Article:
SummaryHere is a list of ten things one must know about Unique Device Identification (UDI).
1. The Unique Device Identifier (UDI) (FDA, Sept. 24, 2013) is intended to track a medical device through its entire lifecycle. Most of the healthcare industry saw UDI as a labeling and supply chain regulation. It has now become apparent that it will be used throughout the continuum of care due to its adoption in electronic health records (EHRs) and claims payment systems.
Implications: There is strong industry support for UDIs to be integrated into claims payment systems. This will improve the transparency of costs and reduce overpayments by ensuring that device costs are reimbursed by specific device rather than by device type.
2. The Global Unique Device Identifier Database (GUDID), maintained by the U.S. Food and Drug Administration (FDA), only contains the DI (device identifiers); all production-level data remain with the manufacturer. The GUDID is not intended to replace recordkeeping done by device manufacturers.
Implications: Medical Device Reports (MDRs) on adverse events require that the UDI be reported. Once a signal has been identified by FDA, the manufacturer/labeler will be contacted to gather production identification (PI) information, so that warnings and recalls can be targeted more directly by lot or batch. (GUDID Guidance, FDA, June 27, 2014) With this greater level of detail now available, recalls can be micro-managed, resulting in fewer device shortages. (Pew Trusts, June 13, 2013)
3. Since the GUDID is a new database, certain fields that show change of ownership have not yet been implemented. Once the FDA releases new database fields for manufacturers to indicate a change of ownership, then both the firm selling the line of devices and the acquiring firm will have to take steps to update the GUDID so that there are links between the records. The UDI label must change because the manufacturer/labeler has changed, but it will be vital for the FDA to see that the device is the same so that the true scope of the problem (number and severity of instances) is evident.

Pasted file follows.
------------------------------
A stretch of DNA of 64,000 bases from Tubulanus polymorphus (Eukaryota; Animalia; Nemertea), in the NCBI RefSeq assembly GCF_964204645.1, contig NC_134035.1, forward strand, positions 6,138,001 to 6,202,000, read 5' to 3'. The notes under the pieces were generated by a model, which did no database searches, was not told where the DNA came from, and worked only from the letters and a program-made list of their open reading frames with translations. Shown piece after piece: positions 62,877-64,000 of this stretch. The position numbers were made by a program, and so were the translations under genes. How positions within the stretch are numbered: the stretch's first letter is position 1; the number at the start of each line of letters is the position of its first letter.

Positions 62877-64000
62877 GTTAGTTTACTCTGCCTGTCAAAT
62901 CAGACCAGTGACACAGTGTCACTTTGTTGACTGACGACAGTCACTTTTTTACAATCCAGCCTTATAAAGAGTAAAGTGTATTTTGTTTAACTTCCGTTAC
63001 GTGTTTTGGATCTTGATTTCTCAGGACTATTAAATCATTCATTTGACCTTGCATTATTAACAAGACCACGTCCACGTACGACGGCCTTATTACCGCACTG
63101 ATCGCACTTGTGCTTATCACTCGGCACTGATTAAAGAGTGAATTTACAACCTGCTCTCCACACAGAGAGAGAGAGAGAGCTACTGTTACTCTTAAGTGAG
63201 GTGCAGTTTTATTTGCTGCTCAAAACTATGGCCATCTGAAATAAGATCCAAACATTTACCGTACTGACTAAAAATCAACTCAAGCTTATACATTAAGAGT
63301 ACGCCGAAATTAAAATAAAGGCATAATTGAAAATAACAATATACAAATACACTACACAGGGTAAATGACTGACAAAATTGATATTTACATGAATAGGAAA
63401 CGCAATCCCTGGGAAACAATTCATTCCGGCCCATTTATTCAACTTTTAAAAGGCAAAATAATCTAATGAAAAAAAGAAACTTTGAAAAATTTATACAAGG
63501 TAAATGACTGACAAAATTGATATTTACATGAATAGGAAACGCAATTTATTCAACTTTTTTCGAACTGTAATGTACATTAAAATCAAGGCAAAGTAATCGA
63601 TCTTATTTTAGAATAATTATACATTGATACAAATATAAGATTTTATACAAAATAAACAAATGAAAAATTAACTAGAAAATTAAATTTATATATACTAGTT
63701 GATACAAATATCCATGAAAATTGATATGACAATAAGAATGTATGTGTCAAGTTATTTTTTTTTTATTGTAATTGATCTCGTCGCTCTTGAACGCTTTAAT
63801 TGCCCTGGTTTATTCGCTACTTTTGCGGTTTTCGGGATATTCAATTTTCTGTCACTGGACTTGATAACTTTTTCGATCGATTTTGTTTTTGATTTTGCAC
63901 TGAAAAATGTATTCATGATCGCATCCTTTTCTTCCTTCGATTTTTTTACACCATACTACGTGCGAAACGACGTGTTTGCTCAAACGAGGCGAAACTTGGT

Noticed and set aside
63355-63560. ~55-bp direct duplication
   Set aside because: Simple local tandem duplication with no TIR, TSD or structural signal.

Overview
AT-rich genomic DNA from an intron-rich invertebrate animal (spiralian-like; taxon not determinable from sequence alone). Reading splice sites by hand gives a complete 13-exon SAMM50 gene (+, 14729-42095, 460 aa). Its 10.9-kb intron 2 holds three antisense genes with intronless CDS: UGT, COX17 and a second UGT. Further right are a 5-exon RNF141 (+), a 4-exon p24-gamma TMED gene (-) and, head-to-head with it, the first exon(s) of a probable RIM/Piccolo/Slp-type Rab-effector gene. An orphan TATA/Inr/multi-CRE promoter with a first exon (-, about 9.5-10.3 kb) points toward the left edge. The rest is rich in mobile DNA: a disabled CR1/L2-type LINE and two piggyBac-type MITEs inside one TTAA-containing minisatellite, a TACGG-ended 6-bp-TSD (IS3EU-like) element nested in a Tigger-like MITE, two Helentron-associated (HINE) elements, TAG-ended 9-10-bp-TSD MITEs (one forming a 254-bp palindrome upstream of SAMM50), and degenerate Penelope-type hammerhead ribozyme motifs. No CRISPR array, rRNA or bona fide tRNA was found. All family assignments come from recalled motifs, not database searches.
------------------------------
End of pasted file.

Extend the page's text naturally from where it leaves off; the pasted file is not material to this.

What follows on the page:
Implications: If an enforcement action is to occur, the FDA will need to include all the devices that may have patient safety issues. According to Avalere, manufacturers should maintain information regarding change of ownership in their records and prepare internal systems to have the capability to report the previous UDI, when the FDA implements the forthcoming change of ownership process in GUDID.
4. CMS reliance on the UDI will increase once the Class II roll-out takes place, because much of the fraud, waste, and abuse in the medical device arena is with durable medical equipment.
Implications: With a greater number of devices containing UDI on the market, it will be more difficult for Medicare fraudsters to bill both Medicare and Medicaid for the same devices or to even bill one single device to multiple Medicare recipients. UDI is intended to help CMS and health plans eliminate fraudulent payments in excess of tens of billions of dollars per year. (Goldman, T.R., July 31, 2012)
5. Combination products have different requirements based on how the products are packaged: whether it is considered a “single-entity” combination product, or whether a device component is co-packaged with the drug component.